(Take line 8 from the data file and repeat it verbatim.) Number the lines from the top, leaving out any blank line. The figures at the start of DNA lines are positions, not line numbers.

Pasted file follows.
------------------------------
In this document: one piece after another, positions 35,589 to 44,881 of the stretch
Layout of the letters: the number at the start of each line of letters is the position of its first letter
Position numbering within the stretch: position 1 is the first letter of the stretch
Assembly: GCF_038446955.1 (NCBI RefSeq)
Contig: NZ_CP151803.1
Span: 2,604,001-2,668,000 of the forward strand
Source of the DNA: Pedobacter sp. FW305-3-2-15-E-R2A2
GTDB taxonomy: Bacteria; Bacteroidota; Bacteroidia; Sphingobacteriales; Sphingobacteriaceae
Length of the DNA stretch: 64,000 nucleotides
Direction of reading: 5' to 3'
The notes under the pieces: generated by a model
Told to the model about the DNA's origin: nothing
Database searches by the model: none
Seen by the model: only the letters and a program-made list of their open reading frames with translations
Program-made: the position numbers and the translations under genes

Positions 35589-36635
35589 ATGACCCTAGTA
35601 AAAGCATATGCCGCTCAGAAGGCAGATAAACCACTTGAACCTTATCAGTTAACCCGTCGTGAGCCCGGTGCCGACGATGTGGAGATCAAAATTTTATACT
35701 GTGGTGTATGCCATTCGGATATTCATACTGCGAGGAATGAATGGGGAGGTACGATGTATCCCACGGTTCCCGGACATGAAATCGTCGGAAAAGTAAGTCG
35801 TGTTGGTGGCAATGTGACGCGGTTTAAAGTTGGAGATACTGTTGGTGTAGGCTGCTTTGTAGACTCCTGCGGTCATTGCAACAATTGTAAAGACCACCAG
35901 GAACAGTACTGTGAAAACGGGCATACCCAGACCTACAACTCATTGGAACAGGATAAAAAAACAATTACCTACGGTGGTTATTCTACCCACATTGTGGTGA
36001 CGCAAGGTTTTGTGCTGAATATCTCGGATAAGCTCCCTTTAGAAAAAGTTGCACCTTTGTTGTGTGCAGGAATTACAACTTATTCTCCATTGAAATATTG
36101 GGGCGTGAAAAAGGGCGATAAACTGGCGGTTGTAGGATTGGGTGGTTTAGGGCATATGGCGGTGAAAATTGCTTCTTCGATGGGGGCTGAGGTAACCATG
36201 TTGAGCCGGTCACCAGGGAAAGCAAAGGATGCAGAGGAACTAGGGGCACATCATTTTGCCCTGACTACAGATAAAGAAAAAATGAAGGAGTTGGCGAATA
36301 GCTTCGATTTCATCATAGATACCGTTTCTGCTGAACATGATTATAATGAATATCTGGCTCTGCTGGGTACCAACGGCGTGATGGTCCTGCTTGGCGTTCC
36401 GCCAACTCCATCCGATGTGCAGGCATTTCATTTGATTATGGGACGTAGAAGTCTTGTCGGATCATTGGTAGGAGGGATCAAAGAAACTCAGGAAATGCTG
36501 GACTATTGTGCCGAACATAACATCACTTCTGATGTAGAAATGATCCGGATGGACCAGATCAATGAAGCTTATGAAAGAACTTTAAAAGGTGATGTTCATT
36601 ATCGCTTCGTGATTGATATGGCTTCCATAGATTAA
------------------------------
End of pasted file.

GTDB taxonomy: Bacteria; Bacteroidota; Bacteroidia; Sphingobacteriales; Sphingobacteriaceae